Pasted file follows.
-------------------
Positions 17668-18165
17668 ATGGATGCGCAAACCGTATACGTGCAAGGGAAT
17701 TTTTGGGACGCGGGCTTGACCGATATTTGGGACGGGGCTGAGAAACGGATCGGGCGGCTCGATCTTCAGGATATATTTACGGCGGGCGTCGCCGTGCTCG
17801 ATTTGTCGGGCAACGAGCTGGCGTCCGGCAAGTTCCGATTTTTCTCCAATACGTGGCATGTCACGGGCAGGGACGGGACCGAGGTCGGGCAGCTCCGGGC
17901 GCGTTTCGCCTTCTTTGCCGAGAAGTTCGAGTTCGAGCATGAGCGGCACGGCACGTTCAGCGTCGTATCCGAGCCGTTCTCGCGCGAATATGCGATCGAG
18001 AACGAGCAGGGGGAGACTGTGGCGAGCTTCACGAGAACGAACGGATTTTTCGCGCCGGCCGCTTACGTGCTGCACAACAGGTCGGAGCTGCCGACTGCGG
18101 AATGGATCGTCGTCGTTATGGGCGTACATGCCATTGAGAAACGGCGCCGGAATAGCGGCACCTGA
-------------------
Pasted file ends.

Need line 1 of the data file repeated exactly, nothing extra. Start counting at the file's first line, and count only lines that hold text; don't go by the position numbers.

Positions 17668-18165